The Economics about Banning Political Films
In this essay, I explain the demand and supply with the impact of a political film to explain why banning section 35 is worse option for the ruling party in Singapore.
I have been thinking about the political films discussion that took place during the Seminar on Internet Regulatory Reform. Two of my colleagues, Alex Au aka Yawning Bread and Gerald Giam have voiced their opinions about section 35 in the Films Act and their reaction to the comments made by Mr Cheong Yip Seng, the Chairman of the Advisory Council on the Impact of New Media on Society (AIMES). Alex Au is worried that AIMES may be trying hard to justify why section 35 should stay after hearing Mr Cheong’s point about the high impact factor that a political film can sway how people think after his visit to a conference in Canada. To reinforce his point, Mr Cheong also cited that Japan and Korea were the other two countries that banned political films. On the other hand, Gerald took a different position by arguing that the political films act benefit PAP more than the other opposition parties. In this post, I adopt the relationship between the demand & supply with the impact of a political film to explain why banning section 35 is a worse option for the PAP to stay in power.
Basically, I will address the issue starting from the fear of a political film being potent enough to change the outcome of an election. Indeed I do not dispute with what Mr Cheong said about political films. He is definitely right to say that the political films can have a powerful impact on the audience. In fact, coupled with modern filming techniques that kept on repeating the same subliminal political message over and over again, the film may be so powerful that it would convert a voter to sway to another political ideology. In fact, I can even push Mr Cheong’s argument further by offering the example of the religious fundamentalists under Osama Bin Laden who have adopted such approaches to radicalize people towards extremism.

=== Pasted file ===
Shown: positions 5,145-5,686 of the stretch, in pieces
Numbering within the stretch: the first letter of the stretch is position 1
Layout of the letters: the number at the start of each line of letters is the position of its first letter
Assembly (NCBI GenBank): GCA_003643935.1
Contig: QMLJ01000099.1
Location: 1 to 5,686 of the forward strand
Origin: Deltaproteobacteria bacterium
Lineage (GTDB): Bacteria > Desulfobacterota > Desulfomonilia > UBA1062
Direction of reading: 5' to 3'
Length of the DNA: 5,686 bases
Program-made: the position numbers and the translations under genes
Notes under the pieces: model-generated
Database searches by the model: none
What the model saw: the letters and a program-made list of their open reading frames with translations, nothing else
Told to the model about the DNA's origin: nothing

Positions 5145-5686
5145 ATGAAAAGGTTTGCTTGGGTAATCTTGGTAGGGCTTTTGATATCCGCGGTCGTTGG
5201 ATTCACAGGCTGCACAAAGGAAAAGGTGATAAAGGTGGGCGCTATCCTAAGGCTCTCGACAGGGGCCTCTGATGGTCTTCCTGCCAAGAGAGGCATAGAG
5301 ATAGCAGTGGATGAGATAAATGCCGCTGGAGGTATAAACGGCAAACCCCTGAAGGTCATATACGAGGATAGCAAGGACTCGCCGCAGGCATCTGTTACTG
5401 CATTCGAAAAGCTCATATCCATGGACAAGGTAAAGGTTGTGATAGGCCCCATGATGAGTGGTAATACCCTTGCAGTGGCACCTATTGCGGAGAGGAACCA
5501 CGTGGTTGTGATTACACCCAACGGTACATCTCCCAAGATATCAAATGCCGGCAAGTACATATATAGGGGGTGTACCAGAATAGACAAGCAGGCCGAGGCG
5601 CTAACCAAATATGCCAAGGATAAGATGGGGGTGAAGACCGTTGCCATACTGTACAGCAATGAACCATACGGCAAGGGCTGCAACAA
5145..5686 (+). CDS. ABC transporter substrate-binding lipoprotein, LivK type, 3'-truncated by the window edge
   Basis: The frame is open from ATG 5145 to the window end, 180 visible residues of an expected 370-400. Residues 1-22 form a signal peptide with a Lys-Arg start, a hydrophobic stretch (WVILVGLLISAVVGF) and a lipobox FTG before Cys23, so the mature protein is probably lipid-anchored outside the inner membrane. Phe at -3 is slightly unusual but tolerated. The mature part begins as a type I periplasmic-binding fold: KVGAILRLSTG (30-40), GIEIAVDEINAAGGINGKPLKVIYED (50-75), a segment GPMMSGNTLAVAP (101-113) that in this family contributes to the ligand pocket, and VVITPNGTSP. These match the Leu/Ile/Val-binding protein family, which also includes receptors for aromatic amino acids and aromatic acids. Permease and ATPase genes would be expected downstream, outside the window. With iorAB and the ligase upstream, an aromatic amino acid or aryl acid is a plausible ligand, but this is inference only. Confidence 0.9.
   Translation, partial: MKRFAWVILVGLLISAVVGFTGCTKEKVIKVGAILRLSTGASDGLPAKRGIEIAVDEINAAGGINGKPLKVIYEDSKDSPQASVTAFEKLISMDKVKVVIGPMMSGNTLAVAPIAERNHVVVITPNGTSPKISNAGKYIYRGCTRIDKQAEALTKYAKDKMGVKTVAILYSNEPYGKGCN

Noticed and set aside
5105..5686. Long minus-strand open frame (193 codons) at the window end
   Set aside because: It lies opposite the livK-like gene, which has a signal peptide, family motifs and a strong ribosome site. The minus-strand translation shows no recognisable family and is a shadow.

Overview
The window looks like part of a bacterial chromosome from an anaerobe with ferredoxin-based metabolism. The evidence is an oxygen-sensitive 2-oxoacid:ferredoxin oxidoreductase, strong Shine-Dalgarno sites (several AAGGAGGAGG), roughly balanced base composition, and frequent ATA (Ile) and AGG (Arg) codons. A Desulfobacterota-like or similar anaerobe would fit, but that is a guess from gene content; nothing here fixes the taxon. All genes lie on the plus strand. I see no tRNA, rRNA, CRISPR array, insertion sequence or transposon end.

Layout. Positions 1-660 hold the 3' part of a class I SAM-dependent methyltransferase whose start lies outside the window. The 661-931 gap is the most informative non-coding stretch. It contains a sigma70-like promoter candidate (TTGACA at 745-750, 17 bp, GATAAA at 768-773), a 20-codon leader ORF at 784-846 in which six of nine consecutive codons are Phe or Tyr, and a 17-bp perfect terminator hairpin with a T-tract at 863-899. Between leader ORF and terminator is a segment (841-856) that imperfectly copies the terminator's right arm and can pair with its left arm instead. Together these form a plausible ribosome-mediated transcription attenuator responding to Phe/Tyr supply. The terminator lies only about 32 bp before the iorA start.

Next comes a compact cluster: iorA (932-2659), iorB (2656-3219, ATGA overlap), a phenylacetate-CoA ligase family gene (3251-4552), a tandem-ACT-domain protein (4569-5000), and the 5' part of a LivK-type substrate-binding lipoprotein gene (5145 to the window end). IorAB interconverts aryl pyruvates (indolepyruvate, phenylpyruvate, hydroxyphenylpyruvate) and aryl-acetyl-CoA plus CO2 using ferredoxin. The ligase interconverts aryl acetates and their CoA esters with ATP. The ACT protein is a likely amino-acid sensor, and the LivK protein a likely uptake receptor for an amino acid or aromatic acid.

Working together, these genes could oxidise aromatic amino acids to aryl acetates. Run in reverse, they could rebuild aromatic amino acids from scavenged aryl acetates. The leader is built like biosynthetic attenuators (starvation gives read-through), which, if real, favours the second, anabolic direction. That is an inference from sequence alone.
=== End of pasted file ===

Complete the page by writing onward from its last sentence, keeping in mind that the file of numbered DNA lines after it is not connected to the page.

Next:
However, something is missing in the entire argument. That missing link is how demand and supply for such political films is correlated to its impact and how much emotions it can stir. If there is a huge demand, the political impact is greater and vice versa. So, the real question that one should ask is under what conditions, a political film can create a huge demand. The answer is when the film becomes a forbidden fruit, i.e. we set up legislation to ban political films that can incite potential damages to society. It’s a situation of high demand and low supply in economics. Seriously, I found out that everyone I know when I was living in overseas, gets a thrill out of watching some of the banned political films in Singapore, for e.g. the Singapore Rebel from YouTube and Google Video in the UK. The reason for the thrill is that they believe that they will not run into problems with the Singaporean law if they watch it in UK.
Here’s the part which made it so difficult for our establishment to deal with the YouTube problem. They can ban the film, but they cannot stop people from uploading the film into YouTube and continuously pervade the entire Internet with the film. The enforcement of a ban, bolstered by the printed press, created even bigger demand in people who will go all out to search for the film in Google. The same argument also works for the political films which are used to radicalize people to become extremists. In fact, every time the American media tries to make a big deal out of an video tape from the leaders in Al Queda, everyone will flock to YouTube to search for the video. It is human psychology to find out more about the forbidden fruit and sample it even if you use the law as a deterrence. In this case, given the evolving technologies of the Internet, it becomes even easier for people to get the forbidden fruit and at the same time, believe that the political film must have a high impact such that the establishment bans it.